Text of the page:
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34

When dissolved in water, salt breaks up into sodium and chlorine ions, which combine with water molecules so they cannot easily sink. However, there is a tendency for streams of fresh water to float on salt water and rise to the top. This caused problems for British submarines in the Dardanelles Straits during WW1. Moving from almost fresh water to the ...


22

Why does the salt in the oceans not sink to the bottom? Because there isn't any "salt", per se, in the ocean. Salt, as the compound sodium chloride (NaCl) does not exist as a solid in the ocean. It is dissolved into sodium and chloride ions (charged atoms) that exist within the ocean as a homogenous phase (that is, a "thing"). That said, water with sodium ...


15

This is a really complex problem and would require a really detailed explanation about atmospheric circulation, meteorology and hydrology. The short answer to your question is that water is going somewhere else. If you look at the studies about moisture recycling, among the others van der Ent et al 2014 or 2010, you can see that the precipitation that ...


14

You're making a mistake, at least for the second case: In the second case, the water ends up as rain, presumably within a few hundred kilometers of the evaporation point. You cannot model a dry region (or indeed any region on earth) as a closed system for hydrological purposes. When water evaporates in a dry climate, it transports much farther than a ...


9

I'm ignorant of all the organic and inorganic chemical reactions that can destroy or create water, and the factors controlling them. But I can give a shot to the part of the question related to volcanoes and the water stored on Earth's interior: The most abundant gas in volcanic eruptions is water, corresponding to more than the 80% of emitted gases in ...


9

We pump it out. Open and closed pit mines usually have pumping installations to get the water out. Look up Mine dewatering on Wikipedia. There have also been numerous accidents in the past where mines were flooded (YouTube: Turkey mining accident: 18 workers trapped after underground water floods mine), and when left alone many abandoned mines will fill up ...


7

I'm a regular from the Physics Stack Exchange reporting for duty. Why this is a serious question This is a bigger question than you might be giving it credit for. The question is ultimately similar to asking why all the air molecules in the atmosphere do not fall to the floor. Your question comes from a very solid principle in physics which could be called ...


6

It is blue. But white light needs to cross a long distance through the water to actually get the blue tint. This related question explains it for ice, but for water it is pretty much the same story. This article, mentioned by @JeopardyTempest in the comments of the answer to the above question, tackles the case of the oceans. There it says: The ocean ...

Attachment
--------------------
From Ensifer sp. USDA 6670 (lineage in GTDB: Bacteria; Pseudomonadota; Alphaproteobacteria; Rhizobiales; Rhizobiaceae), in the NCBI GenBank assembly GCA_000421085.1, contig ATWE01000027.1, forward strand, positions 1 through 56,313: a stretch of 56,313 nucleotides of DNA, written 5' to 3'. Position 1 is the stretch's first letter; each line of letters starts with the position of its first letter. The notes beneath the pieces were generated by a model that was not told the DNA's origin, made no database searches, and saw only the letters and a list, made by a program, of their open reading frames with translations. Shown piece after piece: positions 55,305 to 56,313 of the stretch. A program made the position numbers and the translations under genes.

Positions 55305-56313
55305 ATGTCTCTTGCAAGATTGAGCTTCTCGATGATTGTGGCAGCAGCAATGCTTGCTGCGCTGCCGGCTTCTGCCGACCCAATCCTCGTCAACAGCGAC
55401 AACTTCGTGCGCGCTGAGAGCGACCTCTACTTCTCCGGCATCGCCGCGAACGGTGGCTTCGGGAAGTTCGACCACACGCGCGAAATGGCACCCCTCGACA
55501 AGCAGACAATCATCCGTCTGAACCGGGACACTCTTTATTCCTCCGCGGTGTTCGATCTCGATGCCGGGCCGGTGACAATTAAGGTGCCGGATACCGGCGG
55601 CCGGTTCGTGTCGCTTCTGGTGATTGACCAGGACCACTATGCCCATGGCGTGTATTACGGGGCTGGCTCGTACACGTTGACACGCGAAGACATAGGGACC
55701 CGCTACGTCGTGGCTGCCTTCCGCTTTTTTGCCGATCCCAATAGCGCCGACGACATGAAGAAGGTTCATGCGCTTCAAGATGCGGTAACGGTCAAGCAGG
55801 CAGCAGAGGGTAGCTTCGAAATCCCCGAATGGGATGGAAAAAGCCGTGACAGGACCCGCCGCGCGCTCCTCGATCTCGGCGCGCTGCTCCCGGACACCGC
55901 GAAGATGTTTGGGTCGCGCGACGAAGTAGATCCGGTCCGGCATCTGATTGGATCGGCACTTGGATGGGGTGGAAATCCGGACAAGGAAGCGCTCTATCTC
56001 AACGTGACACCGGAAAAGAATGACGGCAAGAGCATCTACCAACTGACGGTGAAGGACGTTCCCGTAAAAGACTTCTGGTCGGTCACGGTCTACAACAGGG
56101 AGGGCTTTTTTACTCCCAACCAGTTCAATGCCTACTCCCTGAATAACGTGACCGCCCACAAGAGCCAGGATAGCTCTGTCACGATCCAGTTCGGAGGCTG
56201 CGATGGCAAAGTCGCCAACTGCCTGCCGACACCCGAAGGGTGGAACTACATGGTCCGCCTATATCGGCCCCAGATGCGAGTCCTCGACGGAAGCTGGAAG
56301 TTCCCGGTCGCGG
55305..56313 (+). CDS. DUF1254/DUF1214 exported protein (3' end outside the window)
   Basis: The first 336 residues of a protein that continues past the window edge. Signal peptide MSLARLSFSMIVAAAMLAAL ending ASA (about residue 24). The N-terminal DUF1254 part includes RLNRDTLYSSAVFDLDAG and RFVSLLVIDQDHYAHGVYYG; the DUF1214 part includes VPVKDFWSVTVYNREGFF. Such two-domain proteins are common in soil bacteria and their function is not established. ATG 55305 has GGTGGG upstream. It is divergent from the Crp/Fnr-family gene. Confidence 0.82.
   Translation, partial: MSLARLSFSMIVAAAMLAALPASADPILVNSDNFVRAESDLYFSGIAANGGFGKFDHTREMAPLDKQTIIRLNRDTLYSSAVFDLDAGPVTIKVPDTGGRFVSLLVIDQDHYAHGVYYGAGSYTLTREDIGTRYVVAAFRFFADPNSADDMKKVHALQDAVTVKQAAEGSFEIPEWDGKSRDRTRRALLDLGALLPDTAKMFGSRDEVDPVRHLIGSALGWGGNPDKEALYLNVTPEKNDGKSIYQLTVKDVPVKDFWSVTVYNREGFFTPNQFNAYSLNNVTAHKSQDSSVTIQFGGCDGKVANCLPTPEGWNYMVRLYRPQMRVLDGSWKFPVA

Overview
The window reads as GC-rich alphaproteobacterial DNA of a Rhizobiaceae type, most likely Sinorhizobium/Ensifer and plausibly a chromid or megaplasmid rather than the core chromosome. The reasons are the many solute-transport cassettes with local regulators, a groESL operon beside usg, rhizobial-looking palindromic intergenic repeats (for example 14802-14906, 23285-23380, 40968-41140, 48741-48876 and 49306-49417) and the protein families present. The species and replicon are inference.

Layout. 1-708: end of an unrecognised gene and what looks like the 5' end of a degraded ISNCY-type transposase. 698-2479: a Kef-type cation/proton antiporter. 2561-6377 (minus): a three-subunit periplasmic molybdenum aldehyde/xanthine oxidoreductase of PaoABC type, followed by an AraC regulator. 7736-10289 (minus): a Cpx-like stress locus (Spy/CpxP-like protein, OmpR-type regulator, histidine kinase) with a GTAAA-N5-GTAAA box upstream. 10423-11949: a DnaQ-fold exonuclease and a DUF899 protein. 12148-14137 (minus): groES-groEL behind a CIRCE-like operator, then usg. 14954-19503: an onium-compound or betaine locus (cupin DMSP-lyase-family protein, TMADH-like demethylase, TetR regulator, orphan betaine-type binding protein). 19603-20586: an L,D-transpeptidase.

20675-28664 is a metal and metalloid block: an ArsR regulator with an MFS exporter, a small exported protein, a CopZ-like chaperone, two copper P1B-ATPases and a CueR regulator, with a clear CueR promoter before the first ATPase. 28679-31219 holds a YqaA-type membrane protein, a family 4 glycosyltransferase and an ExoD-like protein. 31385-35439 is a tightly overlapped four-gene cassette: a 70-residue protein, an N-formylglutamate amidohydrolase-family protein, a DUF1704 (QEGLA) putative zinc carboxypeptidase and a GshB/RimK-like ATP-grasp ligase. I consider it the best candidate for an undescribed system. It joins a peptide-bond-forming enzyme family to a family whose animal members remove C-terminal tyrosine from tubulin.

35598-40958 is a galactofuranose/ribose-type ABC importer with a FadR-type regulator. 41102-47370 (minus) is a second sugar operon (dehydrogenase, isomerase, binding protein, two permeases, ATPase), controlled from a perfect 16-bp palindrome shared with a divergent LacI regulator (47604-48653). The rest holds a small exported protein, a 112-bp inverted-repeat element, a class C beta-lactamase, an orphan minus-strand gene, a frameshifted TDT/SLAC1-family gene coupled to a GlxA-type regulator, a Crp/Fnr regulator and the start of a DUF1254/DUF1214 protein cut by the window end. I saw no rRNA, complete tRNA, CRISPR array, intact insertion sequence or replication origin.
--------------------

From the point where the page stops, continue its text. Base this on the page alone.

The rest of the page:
5

It is not actual water what is lost to space, because in the high atmosphere water usually dissociate into other molecules or ions. The oxygen ion outflow is frequently assumed to be a proxy for the loss of water from the planetary atmosphere. In terms of global outflow rates for the Earth the rate varies from $10^{25}$ to $10^{26} s^{-1}$, depending on ...


5

Turbulence, because seawater is, almost, always on the move saltier water is mixed with fresher by wave action and, to a lesser extent in surface waters, by Brownian motion. In Fjordland the annual rainfall is so high (up to 8000mm) that there is a permanent freshwater layer several metres thick that you can drink from sitting over the salt water from the ...


5

Saltier water has higher mass density, so the gravitational energy can be lowered that way. The concentration differences go up until the free-energy of creating that big a concentration difference balances the gravitational energy change. Department of Physics, University of Illinois at Urbana-Champaign Making some simplifying assumptions, they find: ...


4

Interesting question. As long as plate tectonics persists, then, as @Arkenstein mentions, mountain building and ocean basin formation will create enough topographical variety to ensure that land exists. Moreover, as long as there is a distinction between continental and oceanic lithosphere, we will have continents. But this will not last forever. At some ...


4

I would call that about a force 3. But be aware that one of the problems near shore is that the shoreline, buildings, and topography have a large effect on the local winds - both direction and speed. Also fetch makes a difference - waves don't have enough time/space to build to their full size without sufficient fetch. Not the case in your video but it is ...


4

There is a limit to how much of a given salt can be dissolved into water, this is known as it's solubility and it's dynamic based upon how much of any particular ion is already present. Once concentrations exceed the local solubility of a given compound precipitation occurs, this can be seen in the modern Mediterranean basin with the precipitation of calcium ...


4

The orange lakes are most likely tailing dams, also known as tailings storing facilities given that they located near an open pit iron ore mine. Once iron ore has been mined it is usually sent to a processing plant to increase the grade (amount) of iron in the product the mine exports. It does this by removing as much waste material as possible. Sometimes ...